Part of the equation is the gear you use. If you’re using a quality pair of headphones or speakers, you’re privy to a large range of sound. As such, you’re more likely to notice certain imperfections that come with compressing music into lower bitrate files. You may notice that a certain level of detail is missing in low-quality MP3s; subtle background tracks might be more difficult to hear, the highs and lows won’t be as dynamic, or you might just plain hear a bit of distortion. In these cases, you might want to get a higher bitrate track.

If you’re listening to your music with a pair of crappy earbuds on your iPod, however, you probably aren’t going to notice a difference between a 128 kbps file and a 320 kbps file, let alone a 320 kbps file and a lossless 1,411 kbps file. Remember when I showed you the image a few paragraphs up, and noted that you probably had to enlarge it to see the imperfections? Your earbuds are like the shrunken-down version of the image: they’re going to make those imperfections harder to notice, since they won’t put out as big a range of sound.

The other part of the equation, of course, is your own ears. Some people may just not care enough, or may just not have the more attuned listening skills to tell the difference between two different bitrates. This is something you can develop over time, of course, but if you haven’t yet, then it doesn’t particularly matter what bitrate you use, does it? As with all things, go with what works best for you.

So how high of a bitrate should you use? Is 320kbps okay, or do you need to go lossless? The fact of the matter is that it’s very difficult to hear the difference between a lossless file and a 320kbps MP3 (though you can run this test to find out if you can hear the difference). You’d need some serious high-end gear, a very trained ear, and a certain type of music (like classical or jazz) to hear the difference. For the vast majority of people, 320kbps is more than adequate for listening. You don’t need to pain yourself with finding lossless copies of all your favorite songs. Photo by Marcin Wichary.

Other Things to Consider

Does Bitrate Really Make a Difference In My Music?

All that said, lossless file types do have their place. Lossless files are more futureproof, in the sense that you can always compress music down to a lossier format, but you can’t take lossy files back to lossless unless you re-rip the CD entirely. This is, again, one of the fundamental issues with online music stores: if you’ve built up a huge library of iTunes music and one day decide that you’d like it in a higher bitrate, you’ll have to buy it again, this time in CD form. You can’t just put data back where it’s been deleted. When possible, I always buy or rip in lossless just for backup purposes, but I’m a little overly obsessive—MP3 is a great standard, and it isn’t likely to change anytime soon, so unless you plan on converting your music at a later date, you’re probably fine just ripping or buying in MP3 format. Photo by Charlotte L.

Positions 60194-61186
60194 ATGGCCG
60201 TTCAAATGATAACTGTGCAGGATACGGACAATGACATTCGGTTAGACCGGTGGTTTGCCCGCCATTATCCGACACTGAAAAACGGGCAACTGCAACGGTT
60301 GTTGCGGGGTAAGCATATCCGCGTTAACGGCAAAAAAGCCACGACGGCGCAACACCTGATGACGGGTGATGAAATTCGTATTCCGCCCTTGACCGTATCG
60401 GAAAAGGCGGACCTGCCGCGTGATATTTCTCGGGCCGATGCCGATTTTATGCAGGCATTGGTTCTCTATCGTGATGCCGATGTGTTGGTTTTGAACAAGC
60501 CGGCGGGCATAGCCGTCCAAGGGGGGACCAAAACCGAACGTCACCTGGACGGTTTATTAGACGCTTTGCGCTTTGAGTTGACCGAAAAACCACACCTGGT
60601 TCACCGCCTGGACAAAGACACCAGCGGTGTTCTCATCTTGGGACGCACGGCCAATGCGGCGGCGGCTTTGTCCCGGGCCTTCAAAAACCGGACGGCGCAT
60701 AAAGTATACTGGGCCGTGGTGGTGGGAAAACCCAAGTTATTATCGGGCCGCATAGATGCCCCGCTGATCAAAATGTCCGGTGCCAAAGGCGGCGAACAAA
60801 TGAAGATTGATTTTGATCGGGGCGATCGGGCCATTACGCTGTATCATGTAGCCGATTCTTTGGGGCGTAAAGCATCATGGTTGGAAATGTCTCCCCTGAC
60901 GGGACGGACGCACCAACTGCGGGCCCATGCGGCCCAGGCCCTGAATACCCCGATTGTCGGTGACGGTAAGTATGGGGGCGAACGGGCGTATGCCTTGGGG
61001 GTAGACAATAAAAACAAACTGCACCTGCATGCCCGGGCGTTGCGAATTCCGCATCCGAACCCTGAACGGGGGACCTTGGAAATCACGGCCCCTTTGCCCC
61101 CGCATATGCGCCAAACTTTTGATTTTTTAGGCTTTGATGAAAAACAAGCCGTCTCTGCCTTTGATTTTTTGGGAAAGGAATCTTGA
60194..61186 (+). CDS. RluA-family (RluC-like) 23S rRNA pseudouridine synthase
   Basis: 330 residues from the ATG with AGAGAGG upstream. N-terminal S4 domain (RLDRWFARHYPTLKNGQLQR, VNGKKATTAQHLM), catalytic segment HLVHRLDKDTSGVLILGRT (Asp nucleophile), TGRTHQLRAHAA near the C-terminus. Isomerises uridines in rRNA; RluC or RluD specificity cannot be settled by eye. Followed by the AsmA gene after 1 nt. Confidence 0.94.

All of this is merely scratching the surface of the audiophile’s challenge. There is of course a lot more to talk about, like variable bitrate and coding efficiency, but this should provide a simple introduction for the uninitiated. As I said before, it all depends on you, your hearing, and the gear you have at your disposal, so give it a shot. Compare two tracks side by side, try out some different audio formats for awhile, and see what it does for you. At the worst, you’ve spent a few hours listening to some of your favorite music—and isn’t that what this is all about anyway? Enjoy it!

Sincerely,
Lifehacker

P.S. Many of you undoubtedly have your own views on the subject, whether you’re a bitrate-hungry audiophile or if you belong to the "if I can hear it, it works for me" philosophy. Share your thoughts and experiences with us in the comments.